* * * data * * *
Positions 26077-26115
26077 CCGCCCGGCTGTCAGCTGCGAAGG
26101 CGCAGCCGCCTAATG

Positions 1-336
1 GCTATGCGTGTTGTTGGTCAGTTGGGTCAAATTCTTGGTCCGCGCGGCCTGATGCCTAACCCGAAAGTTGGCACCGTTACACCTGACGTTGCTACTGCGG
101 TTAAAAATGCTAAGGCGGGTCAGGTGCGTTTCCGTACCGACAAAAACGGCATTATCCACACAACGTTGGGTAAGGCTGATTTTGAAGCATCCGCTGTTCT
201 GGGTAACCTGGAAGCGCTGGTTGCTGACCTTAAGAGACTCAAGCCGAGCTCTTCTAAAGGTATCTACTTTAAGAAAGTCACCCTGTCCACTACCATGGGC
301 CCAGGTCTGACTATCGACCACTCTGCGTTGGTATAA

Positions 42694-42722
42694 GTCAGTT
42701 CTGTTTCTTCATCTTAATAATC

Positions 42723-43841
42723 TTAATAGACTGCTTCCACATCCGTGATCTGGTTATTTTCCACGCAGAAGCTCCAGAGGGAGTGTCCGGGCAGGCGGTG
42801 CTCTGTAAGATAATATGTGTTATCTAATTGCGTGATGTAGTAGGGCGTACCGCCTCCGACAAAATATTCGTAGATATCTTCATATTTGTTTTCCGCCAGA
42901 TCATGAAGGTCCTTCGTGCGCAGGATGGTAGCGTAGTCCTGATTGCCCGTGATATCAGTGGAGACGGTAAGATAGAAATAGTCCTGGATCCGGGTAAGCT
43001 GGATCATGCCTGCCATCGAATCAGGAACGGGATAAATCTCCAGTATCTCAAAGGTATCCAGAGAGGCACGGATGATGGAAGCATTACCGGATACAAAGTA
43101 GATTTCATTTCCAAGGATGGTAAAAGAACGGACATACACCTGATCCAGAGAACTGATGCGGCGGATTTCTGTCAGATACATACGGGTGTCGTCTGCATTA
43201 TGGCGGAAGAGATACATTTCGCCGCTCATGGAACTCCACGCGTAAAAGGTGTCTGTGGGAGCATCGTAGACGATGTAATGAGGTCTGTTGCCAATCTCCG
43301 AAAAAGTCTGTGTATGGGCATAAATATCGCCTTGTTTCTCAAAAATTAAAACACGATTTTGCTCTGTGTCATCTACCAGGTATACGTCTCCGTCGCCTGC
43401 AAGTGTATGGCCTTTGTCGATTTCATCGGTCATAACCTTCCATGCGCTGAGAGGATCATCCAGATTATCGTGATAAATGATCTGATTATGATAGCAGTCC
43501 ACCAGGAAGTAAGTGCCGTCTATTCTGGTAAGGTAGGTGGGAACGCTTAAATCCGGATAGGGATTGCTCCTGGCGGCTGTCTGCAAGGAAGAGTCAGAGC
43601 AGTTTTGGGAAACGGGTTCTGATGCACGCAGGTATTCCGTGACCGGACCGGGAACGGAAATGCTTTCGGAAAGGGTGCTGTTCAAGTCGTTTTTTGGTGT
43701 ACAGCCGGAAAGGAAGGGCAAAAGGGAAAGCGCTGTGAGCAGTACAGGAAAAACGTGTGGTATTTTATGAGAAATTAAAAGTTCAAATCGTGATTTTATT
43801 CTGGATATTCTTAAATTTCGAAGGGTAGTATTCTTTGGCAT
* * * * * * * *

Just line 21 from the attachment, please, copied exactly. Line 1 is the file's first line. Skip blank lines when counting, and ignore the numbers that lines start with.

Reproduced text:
43501 ACCAGGAAGTAAGTGCCGTCTATTCTGGTAAGGTAGGTGGGAACGCTTAAATCCGGATAGGGATTGCTCCTGGCGGCTGTCTGCAAGGAAGAGTCAGAGC